I began to see the profound effect that self-esteem issues had on all the major aspects of a person’s life, and that these issues could be substantive even of there was no overt abuse in a person’s life. All the major decisions (substance abuse as a lifestyle or not; going to college or not; which college? with whom to try to build a relationship? what kind of work or profession to choose? etc) a person makes are shaped by how one values oneself, and whether or not you feel that you deserve to do well. If life’s exigencies have resulted in a person’s believing that they do not deserve to do well, they will spend their life proving that they do not.
There is also a strange flaw in our basic design. If a person has an abusive father, they are most likely to select an abusive spouse. People tend to re-create the circumstances of their childhood household .The more negative the circumstances, the more likely they will be re-created. Alcoholism has been, for the most part passed down through generations upon generations. I find myself asking God sometimes, “what were you thinking of to shape us this way?”
The thing is that the child’s frame of reference is quite small, and the parents are the center of the universe. If the parents are abusive in some way, there are several things that almost always happen. The child unconsciously works out how to blame itself rather than the parents, resulting, in most cases, in both lack of self-worth and guilt. If a parent is beating the child, for example, this is frequently accompanied with verbal abuse, reinforcing the message to the child that the child is “no good,” “worthless,” “too much trouble,” “should never have been born,” etc. To the child this is taken as literal. The image of the self as “no good” penetrates deeply into the core of the being. The guilt message is, “If I could only be better, then they wouldn’t have to beat me.” The life path is determined, always trying to prove that one is OK, but never being able to do it. “Doing” cannot do it, as there is nothing that will ever be enough. The child could become another Gandhi, Martin Luther King, Bill Gates, Dr, Salk, Jerry Garcia, and still feel unworthy.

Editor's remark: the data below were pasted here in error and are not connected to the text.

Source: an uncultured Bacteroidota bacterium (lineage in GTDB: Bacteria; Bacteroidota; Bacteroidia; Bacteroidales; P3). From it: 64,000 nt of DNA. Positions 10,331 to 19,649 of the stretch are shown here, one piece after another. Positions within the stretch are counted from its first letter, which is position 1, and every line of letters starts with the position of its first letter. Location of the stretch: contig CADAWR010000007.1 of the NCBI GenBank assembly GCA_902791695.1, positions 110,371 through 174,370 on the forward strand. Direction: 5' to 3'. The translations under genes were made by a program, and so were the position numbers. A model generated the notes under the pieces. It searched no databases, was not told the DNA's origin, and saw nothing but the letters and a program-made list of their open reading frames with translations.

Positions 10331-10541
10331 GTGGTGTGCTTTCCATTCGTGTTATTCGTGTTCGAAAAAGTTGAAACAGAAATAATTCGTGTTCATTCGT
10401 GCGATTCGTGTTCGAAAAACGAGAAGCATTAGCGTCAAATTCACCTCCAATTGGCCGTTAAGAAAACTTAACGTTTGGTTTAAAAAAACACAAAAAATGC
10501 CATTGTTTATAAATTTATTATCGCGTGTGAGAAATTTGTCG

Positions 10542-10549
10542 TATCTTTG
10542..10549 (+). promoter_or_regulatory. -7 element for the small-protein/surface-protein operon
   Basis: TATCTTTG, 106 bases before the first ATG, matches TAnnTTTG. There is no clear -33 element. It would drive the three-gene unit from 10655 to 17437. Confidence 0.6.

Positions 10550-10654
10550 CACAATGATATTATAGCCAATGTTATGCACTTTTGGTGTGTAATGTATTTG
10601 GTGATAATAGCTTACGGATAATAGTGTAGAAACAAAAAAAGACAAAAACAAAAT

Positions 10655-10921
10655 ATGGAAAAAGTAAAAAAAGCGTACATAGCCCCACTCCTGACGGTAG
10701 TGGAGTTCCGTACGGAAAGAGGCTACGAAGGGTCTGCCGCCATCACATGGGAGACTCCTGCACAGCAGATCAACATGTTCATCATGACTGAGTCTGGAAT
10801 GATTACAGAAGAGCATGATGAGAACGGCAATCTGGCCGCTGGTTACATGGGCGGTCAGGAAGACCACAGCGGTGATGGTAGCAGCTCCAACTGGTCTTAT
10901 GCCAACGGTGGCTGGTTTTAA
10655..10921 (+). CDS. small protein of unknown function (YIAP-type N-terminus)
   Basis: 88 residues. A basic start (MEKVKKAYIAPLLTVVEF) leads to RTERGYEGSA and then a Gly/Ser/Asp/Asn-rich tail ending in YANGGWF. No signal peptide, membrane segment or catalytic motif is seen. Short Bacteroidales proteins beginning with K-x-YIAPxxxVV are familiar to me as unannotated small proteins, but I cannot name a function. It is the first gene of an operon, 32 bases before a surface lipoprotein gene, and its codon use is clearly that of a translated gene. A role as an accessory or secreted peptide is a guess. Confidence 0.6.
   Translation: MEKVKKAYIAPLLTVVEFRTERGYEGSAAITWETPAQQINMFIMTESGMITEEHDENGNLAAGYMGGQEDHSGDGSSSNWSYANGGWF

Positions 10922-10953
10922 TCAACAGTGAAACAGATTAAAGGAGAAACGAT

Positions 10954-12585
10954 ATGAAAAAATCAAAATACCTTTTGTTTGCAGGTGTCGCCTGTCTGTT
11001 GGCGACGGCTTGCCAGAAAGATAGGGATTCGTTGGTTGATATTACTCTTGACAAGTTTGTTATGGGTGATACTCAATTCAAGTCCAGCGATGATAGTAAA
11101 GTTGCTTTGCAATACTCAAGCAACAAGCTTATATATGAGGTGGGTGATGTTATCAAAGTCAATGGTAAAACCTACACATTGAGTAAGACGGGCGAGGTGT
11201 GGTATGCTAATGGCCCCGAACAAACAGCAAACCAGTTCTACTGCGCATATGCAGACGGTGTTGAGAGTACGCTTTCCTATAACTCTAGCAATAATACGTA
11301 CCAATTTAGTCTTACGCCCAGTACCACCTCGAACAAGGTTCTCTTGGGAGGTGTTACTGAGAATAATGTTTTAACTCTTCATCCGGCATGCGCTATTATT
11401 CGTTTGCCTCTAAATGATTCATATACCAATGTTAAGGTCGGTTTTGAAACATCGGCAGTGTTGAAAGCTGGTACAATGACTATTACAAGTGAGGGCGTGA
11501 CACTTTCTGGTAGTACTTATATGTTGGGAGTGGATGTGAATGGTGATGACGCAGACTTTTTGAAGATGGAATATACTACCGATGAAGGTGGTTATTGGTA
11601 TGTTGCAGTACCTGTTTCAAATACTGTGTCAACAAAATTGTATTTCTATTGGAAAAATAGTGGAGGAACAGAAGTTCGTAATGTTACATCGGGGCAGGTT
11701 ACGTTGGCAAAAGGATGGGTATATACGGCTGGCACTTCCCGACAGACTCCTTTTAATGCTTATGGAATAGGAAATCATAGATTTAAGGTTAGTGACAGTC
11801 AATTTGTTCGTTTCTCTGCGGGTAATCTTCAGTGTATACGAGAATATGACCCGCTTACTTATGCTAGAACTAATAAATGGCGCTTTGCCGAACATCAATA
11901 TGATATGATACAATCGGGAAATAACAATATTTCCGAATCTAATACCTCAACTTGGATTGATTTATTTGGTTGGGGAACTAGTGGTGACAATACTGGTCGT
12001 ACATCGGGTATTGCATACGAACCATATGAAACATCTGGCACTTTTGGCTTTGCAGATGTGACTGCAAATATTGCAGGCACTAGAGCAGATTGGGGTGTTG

Quite some years ago, I led a Self-Worth workshop that was sponsored by the Young Women’s Social Entrepreneurs Association, which was founded by Sara Ellis. It was quite a successful workshop, although all we did was create a space to talk about wounds and scars to the psyche. After a while we did another three-hour workshop. At the end, when we were doing evaluations and appreciations, it was suggested that we really needed to do a full weekend to give the subject the attention it needed, to do something other than just bear witness for one another.
I sat with that for a long time. In spiritual circles, I had often heard the advice given that one should just drop the past. From my own experience, that is much easier to say than to do. The image that comes to mind about “dropping the past,” is to imagine that one is holding some really sticky substance. Then when trying to “drop it,” you try to shake it off, opening your hand and shaking it vigorously, but it remains stuck. When you try to pull it off with the other hand, then it is stuck to that hand, etc. So, what to do?
I was discussing this with a friend named Fleet Maull, a Buddhist teacher, who had spent many years in jail related to dealing drugs, and who had started two different prison organizations while in prison. He had done quite a bit of work in dealing with self-worth issues, and spoke of developing a process in which a person’s head would be held while he was sharing the pains and wounds he had received.
Sometime after learning about that process, while sitting in morning sadhana, I developed a clear vision as to how to lead a self-worth workshop for women. The idea of a man, in this day and age, leading a self-worth workshop for women, seemed very presumptuous, and I sat with it for a very long time. I discussed my ideas with Sara, and she agreed to work with me in leading the first workshop. I do not know if I would have ever been able to start without her help and support.
For more on Self Worth see the Self Worth Page of this website